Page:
But true. As my friend Cheryl and I sat on her back deck watching Annie nose around the garden and steer clear of the cat giving her stink eye from a chair by the door, I tried to spin my usual story about how I’m selling a project. Like any product, a lot of people will choose not to buy it, but eventually someone will come along who wants exactly that item. Look how many people pass by the handmade earrings at the Farmer’s Market. The earrings are beautiful, but they’re expensive and they aren’t looking for earrings. They want fresh strawberries. Think of my essays and poems as earrings.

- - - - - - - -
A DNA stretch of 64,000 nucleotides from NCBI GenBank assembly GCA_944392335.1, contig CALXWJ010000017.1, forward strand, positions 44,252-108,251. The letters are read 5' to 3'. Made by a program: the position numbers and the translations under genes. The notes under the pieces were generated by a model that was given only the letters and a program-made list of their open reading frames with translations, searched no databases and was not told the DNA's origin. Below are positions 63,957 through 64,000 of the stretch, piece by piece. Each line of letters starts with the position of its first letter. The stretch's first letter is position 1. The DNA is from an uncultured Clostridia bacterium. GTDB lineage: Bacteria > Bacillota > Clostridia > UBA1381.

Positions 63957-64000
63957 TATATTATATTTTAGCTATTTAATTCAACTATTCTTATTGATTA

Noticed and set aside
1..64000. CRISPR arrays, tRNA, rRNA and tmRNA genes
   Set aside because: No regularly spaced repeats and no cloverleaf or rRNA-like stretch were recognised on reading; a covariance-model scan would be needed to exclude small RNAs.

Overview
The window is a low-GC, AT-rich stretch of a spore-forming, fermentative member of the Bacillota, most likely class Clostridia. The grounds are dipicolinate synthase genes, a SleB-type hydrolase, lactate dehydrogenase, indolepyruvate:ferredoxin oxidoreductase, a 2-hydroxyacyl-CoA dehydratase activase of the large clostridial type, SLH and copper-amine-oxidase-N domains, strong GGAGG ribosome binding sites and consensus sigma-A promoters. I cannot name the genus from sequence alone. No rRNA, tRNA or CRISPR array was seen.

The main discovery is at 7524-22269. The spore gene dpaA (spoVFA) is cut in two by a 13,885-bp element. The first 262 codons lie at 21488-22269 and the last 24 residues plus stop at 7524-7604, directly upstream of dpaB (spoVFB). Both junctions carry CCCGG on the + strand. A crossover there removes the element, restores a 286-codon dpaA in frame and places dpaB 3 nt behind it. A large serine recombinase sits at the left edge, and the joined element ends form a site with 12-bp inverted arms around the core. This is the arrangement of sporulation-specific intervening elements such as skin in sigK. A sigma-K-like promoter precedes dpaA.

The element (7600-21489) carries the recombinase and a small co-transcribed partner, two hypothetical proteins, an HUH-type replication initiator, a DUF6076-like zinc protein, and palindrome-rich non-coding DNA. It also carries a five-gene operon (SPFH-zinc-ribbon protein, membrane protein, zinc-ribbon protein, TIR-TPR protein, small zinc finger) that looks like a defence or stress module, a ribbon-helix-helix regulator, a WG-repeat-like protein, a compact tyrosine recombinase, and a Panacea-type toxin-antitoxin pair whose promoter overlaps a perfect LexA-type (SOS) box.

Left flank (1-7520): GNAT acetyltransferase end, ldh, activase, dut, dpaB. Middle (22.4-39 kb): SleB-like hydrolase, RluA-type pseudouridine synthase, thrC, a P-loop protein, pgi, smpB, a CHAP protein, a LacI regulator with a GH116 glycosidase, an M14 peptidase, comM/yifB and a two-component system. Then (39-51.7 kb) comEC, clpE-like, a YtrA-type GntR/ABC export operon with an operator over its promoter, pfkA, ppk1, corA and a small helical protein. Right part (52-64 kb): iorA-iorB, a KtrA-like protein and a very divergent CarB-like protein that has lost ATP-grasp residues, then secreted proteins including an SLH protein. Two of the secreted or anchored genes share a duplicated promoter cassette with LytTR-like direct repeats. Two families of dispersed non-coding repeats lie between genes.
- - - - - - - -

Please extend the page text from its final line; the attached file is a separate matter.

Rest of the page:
But Cheryl was stuck on 60 rejections in six months.

She didn’t ask how many acceptances I’d had. Three.

That was in July. I haven’t told her that I finished 2021 with 98 rejections and a few more acceptances.

I belong to a group of writers who try every year for at least 100 rejections. In poetry, that means for a group of poems, not for each individual poem. In order to get that many, you need to submit a lot, and that’s the point. If you don’t put your work out there, it will never get published.

Cheryl, who lives in the woods down the road from me, is not a writer. She’s a reader and a fan of my books. My dog loves her because she keeps a big jar of treats in the garage.

When you look at it from her point of view, it does sound awful. Nobody tells the plumber after he’s fixed the sink: “Well, I’ll see if I like it and then maybe I’ll pay you.” No. You hire the plumber. They do the job. You pay them. Like the plumber, we’ve done the work. Time to publish and pay!

But that’s not how it goes.